DTA’s ICT-related service procurement process ineffective

The Digital Transformation Agency (DTA) procurement of ICT-related services has been ineffective for all the nine procurements examined by the Australian National Audit Office (ANAO) which looked at nine DTA procurements with a combined value of $54.5 million.

The audited procurements had published start dates in 2019-20 and 2020-21 and included an open tender, seven panel procurements (including four where the DTA approached one supplier off the panel) and one which was a limited tender.

The audit showed that although the DTA had established a procurement framework, its implementation and oversight had been weak.

Additionally, for the nine ICT-related procurements examined by the ANAO, the DTA did not conduct the procurements effectively and its approach fell short of ethical requirements.

The ANAO also found that the DTA had not managed contract effectively.

As a result, the audit, which was conducted to provide increased transparency over the DTA’s procurement framework and assurance that contracts were effectively managed, made eight recommendations to the DTA to improve compliance with the Commonwealth Procurement Rules (CPRs) and one recommendation to the Australian Government to improve transparency on the reporting of panel procurements.

The chief executive of the DTA, Chris Fechner, said in the official statement that the audit “was not a review of the DTA’s whole-of-government digital sourcing responsibilities” and, as such, the ANAO’s findings had no bearing whatsoever on the DTA’s whole-of-government agreements, panels, marketplaces and BuyICT platform.

“The DTA welcomes this review and takes seriously the ANAO’s focus on providing increased transparency over our internal procurement framework and practices with a view to ensuring contracts are managed effectively and value for money continues to be achieved,” he said.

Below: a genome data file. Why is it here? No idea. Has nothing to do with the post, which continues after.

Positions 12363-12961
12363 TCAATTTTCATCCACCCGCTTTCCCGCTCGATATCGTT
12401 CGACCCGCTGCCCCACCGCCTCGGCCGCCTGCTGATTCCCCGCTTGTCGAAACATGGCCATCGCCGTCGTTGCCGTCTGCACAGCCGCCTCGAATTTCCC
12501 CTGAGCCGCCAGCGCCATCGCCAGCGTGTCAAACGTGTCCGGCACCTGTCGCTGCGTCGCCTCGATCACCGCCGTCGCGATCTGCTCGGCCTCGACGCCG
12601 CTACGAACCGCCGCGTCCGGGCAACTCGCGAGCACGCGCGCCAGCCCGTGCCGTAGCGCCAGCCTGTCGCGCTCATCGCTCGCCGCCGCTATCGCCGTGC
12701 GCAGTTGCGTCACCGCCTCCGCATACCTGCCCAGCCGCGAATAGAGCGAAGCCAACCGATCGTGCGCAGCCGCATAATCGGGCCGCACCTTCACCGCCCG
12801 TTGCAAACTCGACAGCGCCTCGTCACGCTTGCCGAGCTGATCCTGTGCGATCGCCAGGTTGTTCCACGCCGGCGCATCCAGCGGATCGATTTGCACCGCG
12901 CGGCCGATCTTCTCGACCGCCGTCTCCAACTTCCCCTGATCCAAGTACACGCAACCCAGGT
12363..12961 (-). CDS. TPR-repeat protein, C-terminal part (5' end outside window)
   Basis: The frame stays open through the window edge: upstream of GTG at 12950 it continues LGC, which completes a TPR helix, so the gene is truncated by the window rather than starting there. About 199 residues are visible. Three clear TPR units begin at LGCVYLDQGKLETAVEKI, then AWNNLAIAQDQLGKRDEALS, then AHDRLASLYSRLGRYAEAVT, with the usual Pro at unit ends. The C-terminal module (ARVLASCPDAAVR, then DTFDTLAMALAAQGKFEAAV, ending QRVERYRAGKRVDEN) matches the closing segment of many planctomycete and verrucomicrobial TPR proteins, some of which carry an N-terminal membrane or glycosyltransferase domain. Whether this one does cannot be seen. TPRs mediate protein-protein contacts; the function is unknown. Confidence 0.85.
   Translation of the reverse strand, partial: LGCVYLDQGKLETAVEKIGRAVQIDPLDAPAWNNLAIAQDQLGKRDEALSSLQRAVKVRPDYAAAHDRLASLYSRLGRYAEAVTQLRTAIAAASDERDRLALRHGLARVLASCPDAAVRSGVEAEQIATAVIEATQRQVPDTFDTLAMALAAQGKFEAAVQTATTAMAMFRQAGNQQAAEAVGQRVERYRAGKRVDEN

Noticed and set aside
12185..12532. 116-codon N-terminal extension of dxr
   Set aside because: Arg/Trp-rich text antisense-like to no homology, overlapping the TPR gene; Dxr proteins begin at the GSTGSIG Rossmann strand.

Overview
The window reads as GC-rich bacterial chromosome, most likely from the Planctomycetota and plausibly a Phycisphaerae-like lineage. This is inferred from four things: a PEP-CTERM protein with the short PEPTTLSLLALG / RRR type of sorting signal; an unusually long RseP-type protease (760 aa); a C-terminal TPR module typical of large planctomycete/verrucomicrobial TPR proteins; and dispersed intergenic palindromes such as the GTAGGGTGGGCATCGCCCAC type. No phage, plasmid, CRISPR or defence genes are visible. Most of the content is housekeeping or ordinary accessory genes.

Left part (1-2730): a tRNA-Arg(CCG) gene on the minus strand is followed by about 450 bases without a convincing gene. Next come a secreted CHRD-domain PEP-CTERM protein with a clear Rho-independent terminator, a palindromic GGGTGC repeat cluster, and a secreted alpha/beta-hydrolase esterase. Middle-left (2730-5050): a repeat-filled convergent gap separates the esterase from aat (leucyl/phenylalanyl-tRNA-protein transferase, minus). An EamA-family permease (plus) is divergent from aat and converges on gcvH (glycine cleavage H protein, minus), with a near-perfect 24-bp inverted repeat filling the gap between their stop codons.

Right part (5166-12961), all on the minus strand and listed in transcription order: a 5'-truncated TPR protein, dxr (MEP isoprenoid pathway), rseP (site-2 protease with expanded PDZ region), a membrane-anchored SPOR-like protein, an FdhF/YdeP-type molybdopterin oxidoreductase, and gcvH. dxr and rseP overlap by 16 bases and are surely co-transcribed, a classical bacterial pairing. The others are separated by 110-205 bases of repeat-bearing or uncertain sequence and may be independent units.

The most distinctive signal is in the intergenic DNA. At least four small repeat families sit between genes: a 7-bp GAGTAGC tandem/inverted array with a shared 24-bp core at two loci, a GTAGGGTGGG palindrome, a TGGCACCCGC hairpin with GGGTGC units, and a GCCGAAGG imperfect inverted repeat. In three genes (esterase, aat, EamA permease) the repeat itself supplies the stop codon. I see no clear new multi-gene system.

“The DTA accepts all identified opportunities for improvement and agrees with each of the eight relevant recommendations proposed in the review.”

The DTA said that remediation work undertaken to date, and planned for the immediate future, included strengthened internal controls as well as training and education.

Strengthened internal controls included:

  • review of risk-management framework, including update of strategic risks and risk register
  • update guidelines strengthening processes around potential fraud and probity breaches
  • review of approach-to-market, tender-evaluation and contract-management processes
  • improved management of internal payment controls, with an internal audit to verify the effectiveness of these controls by March 2023
  • implementation of register of declared interests for Senior Executive Service staff
  • update of gifts and benefits policy, and online publication of gifts and benefits register.

Training and education included:

  • mandate and scheduling of annual fraud awareness training for all staff
  • training and education campaigns around finance and procurement processes, including approach to market, tender evaluation, declarations of interest and contract management
  • review of e-learning modules to determine if updates and/or new content are required
  • bi-annual training for SES staff on internal controls around declarations of interest
  • training of relevant staff on internal payments system

The audit also found that four of the DTA’s five highest value procurements in 2019-20 and 2020-21 involved an approach to only one supplier and the contract value (over two years) for one direct-approach procurement increased 40 times, from $121,000 to almost $5 million.